Written by Joseph Purkey
Houselessness is a Problem for Everyone
Many communities are being confronted with rising houselessness* these days and transitional housing** is a key piece of the solution. Once someone gets to the point where they are living on the street it becomes a monumental task to get back into housing. Once you are living in your car or a tent, showers and healthy, refrigerated foods are a luxury. If you don’t have easy access to food and a shower it is harder to hold down a job. That’s not to mention the fact that if you don’t have a safe place to store your possessions they might not even be there when you get back if you go to get food or work a shift. This is all to say, houselessness is not going away on its own. Transitional housing, like the St Johns Village, meets the needs of having a safe, secure, and supported place to live while people get reintegrated into society.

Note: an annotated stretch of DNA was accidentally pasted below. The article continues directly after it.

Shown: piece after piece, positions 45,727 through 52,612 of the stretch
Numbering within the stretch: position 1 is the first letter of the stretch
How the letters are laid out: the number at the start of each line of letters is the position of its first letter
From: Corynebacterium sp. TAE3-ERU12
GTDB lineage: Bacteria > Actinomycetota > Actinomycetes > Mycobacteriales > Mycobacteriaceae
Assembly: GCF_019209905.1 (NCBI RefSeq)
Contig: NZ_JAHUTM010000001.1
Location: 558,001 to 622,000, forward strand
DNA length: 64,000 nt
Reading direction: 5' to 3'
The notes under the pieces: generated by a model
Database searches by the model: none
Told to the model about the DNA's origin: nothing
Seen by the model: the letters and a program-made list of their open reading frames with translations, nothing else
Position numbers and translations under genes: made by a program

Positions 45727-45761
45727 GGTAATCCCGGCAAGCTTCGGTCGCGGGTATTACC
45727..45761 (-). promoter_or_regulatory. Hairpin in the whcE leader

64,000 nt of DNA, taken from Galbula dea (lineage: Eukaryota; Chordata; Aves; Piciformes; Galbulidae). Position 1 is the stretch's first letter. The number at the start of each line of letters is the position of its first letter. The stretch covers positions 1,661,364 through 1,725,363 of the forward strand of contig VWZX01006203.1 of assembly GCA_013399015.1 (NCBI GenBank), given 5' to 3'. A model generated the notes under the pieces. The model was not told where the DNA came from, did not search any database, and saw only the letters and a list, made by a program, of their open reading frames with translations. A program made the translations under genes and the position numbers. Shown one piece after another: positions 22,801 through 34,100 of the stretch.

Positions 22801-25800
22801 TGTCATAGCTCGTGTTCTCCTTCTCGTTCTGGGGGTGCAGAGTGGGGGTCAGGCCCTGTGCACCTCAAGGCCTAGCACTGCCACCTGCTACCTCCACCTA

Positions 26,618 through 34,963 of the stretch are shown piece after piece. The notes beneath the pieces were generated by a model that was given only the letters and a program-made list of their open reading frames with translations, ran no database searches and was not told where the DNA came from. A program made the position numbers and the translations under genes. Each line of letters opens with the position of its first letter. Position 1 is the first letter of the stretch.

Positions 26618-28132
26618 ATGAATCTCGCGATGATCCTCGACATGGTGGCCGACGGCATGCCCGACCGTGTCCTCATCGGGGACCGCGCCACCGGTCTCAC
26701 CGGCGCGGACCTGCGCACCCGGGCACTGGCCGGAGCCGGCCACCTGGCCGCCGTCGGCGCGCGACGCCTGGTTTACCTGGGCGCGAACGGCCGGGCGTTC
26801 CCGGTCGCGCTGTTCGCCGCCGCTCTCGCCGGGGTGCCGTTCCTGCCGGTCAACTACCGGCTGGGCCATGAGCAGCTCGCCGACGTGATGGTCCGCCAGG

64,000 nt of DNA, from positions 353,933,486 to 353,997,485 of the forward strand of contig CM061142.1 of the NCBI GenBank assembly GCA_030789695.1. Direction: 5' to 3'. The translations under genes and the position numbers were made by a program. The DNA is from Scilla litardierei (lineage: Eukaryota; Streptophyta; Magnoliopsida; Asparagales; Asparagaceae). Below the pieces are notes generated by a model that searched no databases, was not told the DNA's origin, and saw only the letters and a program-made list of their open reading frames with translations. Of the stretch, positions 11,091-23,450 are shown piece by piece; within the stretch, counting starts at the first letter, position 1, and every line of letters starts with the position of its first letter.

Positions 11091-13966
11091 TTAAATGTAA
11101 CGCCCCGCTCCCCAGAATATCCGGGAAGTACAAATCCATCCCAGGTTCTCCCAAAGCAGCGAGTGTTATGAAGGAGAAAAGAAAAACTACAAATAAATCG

* “Houseless” is the preferred term instead of “homeless” because a person can choose to make a home anywhere, but when we use these terms we are typically talking about people without a structure (house) to live in that is officially deemed habitable.
** There are three main types of supportive housing to address houselessness: 1) Temporary Shelter, where the main goals are to provide safety, security, and support; 2) Transitional Housing, where the focus is on support services back into standard housing, financial sustainability, and community living, coordinated through a case manager; and 3) Permanent Supportive Housing, where the focus is on independent living and less intense support from case managers.